I love Ben Templesmith’s work with Warren Ellis on Fell, and his art is really cool in 30 Days of Night (even if I wasn’t a huge fan of the story). Wormwood, Gentleman Corpse sells me on Templesmith as a writer (well, this and his Twitter feed).
In Birds, Bees Blood and Beer we meet Wormwood and his clockwork genital-less companion. An ex-girlfriend of Worm’s is supposed to be guarding a portal between realms and stuff keeps on sneaking its tentacly way through and erupting out of people’s bodies. Wormwood has to get things sorted out to keep his beer supply and the rest of reality intact the way he prefers it.
I love Templesmith’s art. It’s got this rough, yet digital nature to it that a lot of people try to imitate, but man, he’s just good. And then i loved the characters. Because Wormwood is possessing a corpse, terrible things can happen to the body with little serious trauma to the character (he gets his head blown off and his body ripped in half in this volume). I love that kind of posthuman type stuff, even when it’s dressed up in magickal garb instead of nerd-rapture accoutrements.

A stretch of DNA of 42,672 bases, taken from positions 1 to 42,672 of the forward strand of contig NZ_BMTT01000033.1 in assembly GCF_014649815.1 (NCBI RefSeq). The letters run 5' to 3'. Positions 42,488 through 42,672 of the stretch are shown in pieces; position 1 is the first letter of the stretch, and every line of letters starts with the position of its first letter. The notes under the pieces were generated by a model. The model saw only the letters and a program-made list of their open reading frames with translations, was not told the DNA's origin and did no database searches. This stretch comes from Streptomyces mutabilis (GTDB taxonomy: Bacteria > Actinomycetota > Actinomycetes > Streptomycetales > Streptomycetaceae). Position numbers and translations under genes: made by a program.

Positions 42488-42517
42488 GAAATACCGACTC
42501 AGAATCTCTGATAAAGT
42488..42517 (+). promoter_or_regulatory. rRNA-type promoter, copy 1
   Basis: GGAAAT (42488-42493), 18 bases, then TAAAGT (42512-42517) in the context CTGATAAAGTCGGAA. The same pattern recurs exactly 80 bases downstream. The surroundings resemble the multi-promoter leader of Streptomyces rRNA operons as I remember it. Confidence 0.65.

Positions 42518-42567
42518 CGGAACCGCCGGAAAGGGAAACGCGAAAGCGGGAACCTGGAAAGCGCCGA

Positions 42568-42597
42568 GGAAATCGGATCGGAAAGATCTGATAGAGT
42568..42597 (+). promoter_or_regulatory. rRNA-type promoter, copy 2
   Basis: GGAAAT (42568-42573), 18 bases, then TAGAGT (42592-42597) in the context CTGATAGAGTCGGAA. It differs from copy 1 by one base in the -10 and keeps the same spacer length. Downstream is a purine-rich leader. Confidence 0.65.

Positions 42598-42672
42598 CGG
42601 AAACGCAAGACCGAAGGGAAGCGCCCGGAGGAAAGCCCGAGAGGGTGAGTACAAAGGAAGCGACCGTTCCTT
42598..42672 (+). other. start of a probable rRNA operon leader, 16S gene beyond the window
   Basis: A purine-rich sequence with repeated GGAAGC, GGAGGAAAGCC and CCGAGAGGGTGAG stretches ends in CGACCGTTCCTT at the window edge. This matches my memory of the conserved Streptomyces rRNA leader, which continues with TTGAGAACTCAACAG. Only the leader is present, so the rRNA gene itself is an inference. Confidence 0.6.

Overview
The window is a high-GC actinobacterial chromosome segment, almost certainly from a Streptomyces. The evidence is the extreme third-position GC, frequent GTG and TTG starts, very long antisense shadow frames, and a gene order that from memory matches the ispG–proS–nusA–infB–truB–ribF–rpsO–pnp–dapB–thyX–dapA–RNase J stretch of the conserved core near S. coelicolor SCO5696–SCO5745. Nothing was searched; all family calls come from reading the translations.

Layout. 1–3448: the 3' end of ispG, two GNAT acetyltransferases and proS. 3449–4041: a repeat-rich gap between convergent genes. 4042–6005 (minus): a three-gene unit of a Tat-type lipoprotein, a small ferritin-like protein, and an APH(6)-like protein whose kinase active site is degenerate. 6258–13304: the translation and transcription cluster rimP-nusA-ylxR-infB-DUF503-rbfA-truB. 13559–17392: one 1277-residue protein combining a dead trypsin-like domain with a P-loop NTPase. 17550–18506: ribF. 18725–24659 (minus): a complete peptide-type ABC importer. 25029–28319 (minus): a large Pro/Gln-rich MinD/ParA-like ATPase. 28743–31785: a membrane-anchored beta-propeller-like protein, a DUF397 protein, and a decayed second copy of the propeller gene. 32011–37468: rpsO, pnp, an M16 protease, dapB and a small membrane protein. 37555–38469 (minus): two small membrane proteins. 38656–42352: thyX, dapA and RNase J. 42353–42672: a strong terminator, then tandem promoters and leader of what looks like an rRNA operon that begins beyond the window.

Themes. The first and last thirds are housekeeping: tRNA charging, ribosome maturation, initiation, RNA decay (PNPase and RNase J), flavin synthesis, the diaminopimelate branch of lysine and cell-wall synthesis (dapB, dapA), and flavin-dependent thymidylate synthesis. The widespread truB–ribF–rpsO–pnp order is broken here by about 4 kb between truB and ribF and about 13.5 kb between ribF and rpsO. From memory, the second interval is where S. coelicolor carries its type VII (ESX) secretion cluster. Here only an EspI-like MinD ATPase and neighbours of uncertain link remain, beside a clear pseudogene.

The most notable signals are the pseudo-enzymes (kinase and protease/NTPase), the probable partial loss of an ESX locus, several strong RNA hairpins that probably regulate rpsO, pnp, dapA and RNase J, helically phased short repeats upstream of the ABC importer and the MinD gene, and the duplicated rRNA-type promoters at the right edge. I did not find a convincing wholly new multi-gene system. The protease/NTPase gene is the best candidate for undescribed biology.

Lots of blood and cussing and strippers so probably not a book destined for the shelves of younger readers, but it works really well for tough-talking neo-noir magicky stuff (for my money this is similar to and better than Sandman Slim)
Awakening is a detective story that looks like it’s going to be a zombie story. There are people on the street being gutted and chewed on; there’s a crazy woman who swears Cline chemicals is behind it all; there’s a private detective who left the police force after disbelieving that his partner was a terrible person. Okay, that last bit isn’t a traditional trope of zombie stories, but still.
I wasn’t a big fan of the story. It moved very slowly and kept throwing itself around in time without a clear purpose. There were these interjections of the detective’s notes that didn’t add anything to the story, just recapped what we already knew. And the story didn’t get very far in this book (which is an in-character frustration as well).
The art though, the art was great. It has this vaguely photo-realistic mixed with rough as hell woodcuts and silhouettes and the whole thing could have been etched onto the rusted hull of a ship. I could look at this book all day.
It was okay. I wouldn’t strongly recommend it, unless you’re a fan of Ben Templesmith’s art (which this is reminiscent of).